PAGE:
The Sikhs had successfully conquered Qadian and forced to royal family of Mirza Ghulam Ahmad to leave their place. The great grandfather of Mirza Ghulam Ahmad was forced to settle in another state in India. Qadian was under Fatah Singh who was offered Atta two village[clarification needed] but he denied taking this[clarification needed].

Mirza Ghulam Murtaza and loss of Qadian to the British[edit]

Mirza Ghulam Murtaza was the son of Mirza Atta Muhammad and father of Mirza Ghulam Ahmad. He was a physician, military personnel and nobleman. He was returned five village of State of Qadian by Ranjit Singh. At that time, the British had come to power. Some of the Sikh leaders sided with the British. He lost Qadian to the British. Afterwards, when British Raj was established in India. He remained loyal to the government.

Mirza Ghulam Ahmad and rise of Christianity in India[edit]

Mirza Ghulam Ahmad was the son of Mirza Ghulam Murtaza and founder of Ahmadiyya Muslim Community. During his time, Christianity had arrived in India and the British Government was supporting it.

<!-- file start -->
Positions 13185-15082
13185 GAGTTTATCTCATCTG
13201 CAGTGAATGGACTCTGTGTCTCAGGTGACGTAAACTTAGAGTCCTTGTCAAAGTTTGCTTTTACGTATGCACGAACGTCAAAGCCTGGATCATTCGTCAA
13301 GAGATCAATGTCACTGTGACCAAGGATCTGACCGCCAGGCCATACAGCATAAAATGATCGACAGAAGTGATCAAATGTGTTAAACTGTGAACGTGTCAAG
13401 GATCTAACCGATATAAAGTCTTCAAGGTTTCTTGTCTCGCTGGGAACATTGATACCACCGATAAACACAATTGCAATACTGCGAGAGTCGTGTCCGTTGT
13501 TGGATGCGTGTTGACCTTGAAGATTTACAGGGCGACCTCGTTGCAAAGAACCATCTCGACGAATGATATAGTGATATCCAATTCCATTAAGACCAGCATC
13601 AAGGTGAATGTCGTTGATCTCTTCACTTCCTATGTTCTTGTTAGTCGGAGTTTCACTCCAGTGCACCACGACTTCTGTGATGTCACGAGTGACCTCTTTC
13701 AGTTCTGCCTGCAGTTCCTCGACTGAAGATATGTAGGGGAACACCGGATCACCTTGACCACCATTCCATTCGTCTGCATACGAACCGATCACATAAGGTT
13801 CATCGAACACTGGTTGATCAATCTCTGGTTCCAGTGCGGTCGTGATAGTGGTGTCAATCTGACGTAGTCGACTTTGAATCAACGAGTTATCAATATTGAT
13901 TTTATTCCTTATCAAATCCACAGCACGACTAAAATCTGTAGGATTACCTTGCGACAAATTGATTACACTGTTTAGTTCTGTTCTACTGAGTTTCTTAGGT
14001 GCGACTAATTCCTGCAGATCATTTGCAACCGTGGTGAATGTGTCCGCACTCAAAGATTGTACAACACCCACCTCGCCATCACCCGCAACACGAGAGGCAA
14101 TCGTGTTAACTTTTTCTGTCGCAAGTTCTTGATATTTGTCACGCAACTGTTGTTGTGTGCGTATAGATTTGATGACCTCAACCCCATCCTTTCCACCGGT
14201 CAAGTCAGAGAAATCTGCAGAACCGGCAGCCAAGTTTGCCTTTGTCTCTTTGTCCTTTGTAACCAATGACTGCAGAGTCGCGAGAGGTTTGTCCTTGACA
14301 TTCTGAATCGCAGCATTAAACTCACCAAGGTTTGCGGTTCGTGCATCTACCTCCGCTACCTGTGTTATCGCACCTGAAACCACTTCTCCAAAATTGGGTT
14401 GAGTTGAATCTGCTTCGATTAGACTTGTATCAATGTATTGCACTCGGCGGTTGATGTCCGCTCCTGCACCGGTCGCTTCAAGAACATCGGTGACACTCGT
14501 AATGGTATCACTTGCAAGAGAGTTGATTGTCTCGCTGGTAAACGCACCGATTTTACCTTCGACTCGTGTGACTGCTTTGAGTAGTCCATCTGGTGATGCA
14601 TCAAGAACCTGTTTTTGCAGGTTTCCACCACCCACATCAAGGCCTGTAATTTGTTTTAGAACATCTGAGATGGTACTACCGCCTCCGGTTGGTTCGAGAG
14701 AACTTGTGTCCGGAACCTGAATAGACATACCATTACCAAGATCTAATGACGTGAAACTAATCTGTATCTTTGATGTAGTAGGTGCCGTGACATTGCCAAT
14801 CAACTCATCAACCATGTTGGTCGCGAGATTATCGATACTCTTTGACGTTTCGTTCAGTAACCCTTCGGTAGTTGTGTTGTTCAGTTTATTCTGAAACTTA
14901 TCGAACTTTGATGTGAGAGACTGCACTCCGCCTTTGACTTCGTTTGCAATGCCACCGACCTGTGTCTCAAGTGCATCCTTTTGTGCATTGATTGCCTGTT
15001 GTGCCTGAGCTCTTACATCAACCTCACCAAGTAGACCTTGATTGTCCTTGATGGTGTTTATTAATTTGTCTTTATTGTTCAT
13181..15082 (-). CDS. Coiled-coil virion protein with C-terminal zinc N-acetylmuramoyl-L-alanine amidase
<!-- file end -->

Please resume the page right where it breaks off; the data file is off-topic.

Founding of Community in 1889[edit]

After he rose to fame by debating with Hindu and Christian priesthood. He was revealed[clarification needed] to take the covenant. The first one was Hakeem Noor-ud-Din who became the first Caliph of the community. On this day, 40 followers had taken the covenant.

First Meal and Prayer[edit]

After the taking of covenant, a meal was eaten and a prayer was held by all of the companions of Mirza Ghulam Ahmad. It was the first gathering of the community.

Increasing of Ahmadis[edit]

Mirza Ghulam Ahmad had travelled in India and the number of Ahmadis increased.

Claim and Rejection[edit]

When Mirza Ghulam Ahmad claimed to be the Promised Messiah for whom the Muslims were waiting, Maulvi Muhammad Hussein of Batala, who was his colleague was the first one to reject him. After his claim, he and his followers were the subject of the Muslim majority in India. The persecution of Ahmadiyya Muslim Community started from that day.

Fatwa by Muslim Opponents[edit]

Hussein indulged other clerics to prepare a fatwa against Mirza Ghulam Ahmad and his followers. A Fatwa of 150 or 250 pages were prepared by him which contained fatwas from all of the Islamic clerics from all of India.